It’s a similar story with higher-quality corporate bonds, as shown in the next chart. Many investors thought this was a great place to park some cash for some extra yield. These bond issuers are supposedly strong companies with solid balance sheets. What did they get? Another waterfall, and another decade’s worth of capital gains gone in a couple of weeks.
We stayed away from junk debt altogether. The space has long been riddled with zombie companies whose “tempting” yield wasn’t offering nearly enough juice to compensate for the lurking risks. Many of them relied on refinancing their debt to stay alive, and that works when times are good, cash is cheap, and investors have their heads up their asset-backed bonds. Those days are over.
As for corporates, we avoided ETFs and bond funds and have only owned a handful of high-quality, individual bonds with relatively short maturities. The recent turbulence in the bond market hasn’t impacted us. As bond prices come down, we’ll be looking for opportunities to add some attractive quality yield to our more conservative portfolios – yield that more than compensates us for risk. The panic selling is already creating some interesting opportunities.
A Busy Week
We had another week of fairly active trading for us. As I laid out last weekend, we did continue to pare out of our short positions (bets against the market). We took advantage of the market drop to significantly reduce our put option positions and to start scaling out of our inverse ETFs. We don’t need to be greedy here. The put options served their hedging role well, generating gains of 300-900% in just a couple of months. Basically, our plan has been to scale out of our shorts as the market declines, and that’s exactly what we’ve been doing and will continue to do until the shorts are completely gone. The pace of the market decline will dictate the pace of our selling.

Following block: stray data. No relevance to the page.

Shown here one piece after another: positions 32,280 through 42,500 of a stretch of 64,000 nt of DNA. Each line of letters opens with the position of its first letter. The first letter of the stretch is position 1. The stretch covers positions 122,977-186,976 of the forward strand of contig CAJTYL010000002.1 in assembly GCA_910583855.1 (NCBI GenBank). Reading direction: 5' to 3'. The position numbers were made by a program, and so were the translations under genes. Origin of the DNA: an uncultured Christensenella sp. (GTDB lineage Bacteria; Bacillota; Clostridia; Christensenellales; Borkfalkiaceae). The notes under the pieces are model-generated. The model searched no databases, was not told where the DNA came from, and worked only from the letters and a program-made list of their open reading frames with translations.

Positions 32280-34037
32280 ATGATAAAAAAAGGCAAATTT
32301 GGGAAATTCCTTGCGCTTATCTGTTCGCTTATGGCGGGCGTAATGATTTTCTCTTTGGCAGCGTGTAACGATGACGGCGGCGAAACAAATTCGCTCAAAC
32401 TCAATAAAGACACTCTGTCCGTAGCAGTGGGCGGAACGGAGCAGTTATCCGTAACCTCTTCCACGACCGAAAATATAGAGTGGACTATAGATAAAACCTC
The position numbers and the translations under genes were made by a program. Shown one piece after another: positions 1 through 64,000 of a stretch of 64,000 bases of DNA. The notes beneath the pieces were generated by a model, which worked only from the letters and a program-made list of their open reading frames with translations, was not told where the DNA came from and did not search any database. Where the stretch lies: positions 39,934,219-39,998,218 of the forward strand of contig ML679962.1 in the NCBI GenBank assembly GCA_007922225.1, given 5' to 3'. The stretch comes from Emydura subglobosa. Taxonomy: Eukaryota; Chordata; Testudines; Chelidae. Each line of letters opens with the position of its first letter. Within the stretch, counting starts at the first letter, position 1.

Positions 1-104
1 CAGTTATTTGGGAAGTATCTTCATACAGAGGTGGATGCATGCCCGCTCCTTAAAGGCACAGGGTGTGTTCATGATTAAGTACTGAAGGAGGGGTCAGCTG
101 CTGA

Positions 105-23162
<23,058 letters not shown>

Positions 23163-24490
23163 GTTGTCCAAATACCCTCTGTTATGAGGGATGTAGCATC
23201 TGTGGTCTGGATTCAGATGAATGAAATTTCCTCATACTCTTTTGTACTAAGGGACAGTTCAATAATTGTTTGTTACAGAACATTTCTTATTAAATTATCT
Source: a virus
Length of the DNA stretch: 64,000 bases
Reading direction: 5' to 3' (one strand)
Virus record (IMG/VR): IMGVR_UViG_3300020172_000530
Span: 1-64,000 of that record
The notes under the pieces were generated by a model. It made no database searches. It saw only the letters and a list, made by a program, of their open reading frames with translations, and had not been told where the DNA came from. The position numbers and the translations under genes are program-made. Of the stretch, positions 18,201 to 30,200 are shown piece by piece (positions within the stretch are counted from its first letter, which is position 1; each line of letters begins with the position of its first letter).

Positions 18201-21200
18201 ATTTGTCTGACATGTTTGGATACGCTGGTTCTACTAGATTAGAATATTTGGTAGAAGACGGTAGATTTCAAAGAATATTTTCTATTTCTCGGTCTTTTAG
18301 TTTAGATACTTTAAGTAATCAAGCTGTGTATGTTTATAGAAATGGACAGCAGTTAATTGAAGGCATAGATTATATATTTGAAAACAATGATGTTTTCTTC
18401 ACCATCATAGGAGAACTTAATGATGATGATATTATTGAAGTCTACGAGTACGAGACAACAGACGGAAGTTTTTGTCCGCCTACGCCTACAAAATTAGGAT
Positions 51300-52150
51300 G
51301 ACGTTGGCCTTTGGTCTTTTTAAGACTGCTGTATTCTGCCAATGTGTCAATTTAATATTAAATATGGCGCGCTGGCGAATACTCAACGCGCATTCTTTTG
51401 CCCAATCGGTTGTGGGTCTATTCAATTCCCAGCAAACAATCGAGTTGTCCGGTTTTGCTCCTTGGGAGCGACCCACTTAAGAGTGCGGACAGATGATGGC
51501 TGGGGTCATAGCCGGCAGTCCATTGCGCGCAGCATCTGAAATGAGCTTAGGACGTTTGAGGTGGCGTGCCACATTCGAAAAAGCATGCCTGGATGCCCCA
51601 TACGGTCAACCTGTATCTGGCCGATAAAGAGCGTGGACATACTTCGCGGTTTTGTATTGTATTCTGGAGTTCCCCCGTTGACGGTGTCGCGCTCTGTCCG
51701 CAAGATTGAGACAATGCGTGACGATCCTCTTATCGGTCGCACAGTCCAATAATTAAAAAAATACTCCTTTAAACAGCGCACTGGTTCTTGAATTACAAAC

Just as we scale out of the short positions, we’ll be scaling into the bargains that now exist and are being created. We’ve already begun to selectively and very modestly add to some existing and new positions. I have no illusions that these names will rise during a panic, so we’re going to take our time to build them. I have lofty expectations for these securities in time, but in the near-term, I’m sincerely hoping they keep falling and offering even better opportunities to add.
We entered this bear market in pretty good shape. We had a healthy dose of cash, high-quality short-term bonds, and a decent short position on the market. Keep in mind, as well, that most clients also have 401K and other retirement plans that I’ve advised should be parked in money market, stable value, or short-term bond income funds. So, in total, we had a lot of dry powder for the downturn we’ve been expecting. The “risky” portion of our portfolios is concentrated in just a few areas that were already very cheap and possess unique catalysts to drive them significantly higher in the years ahead, regardless of what happens to the overall market. BUT I would expect them to fall with the market as long as the panic and forced deleveraging continues. This is the type of environment we’ve been waiting for to start putting our cash to work, and we’re going to balance our concern over a steeper drop with our eagerness to bargain hunt. We’ll try our best to avoid the danger of the waterfall while appreciating its beauty and power.
Ken Bell, CFA, CFP, MBA, Budding Aquaphile
The Market Rubbernecker is associated with Aspera Financial, LLC, an investment management and financial planning firm based in the Cary, Raleigh, and Durham area of North Carolina. This and all Market Rubbernecker missives and musings (written, oral, or mimed) are subject to the disclaimers, disavowals, and hindquarter-coverings found at www.asperafinancial.com/aboutrubbernecker.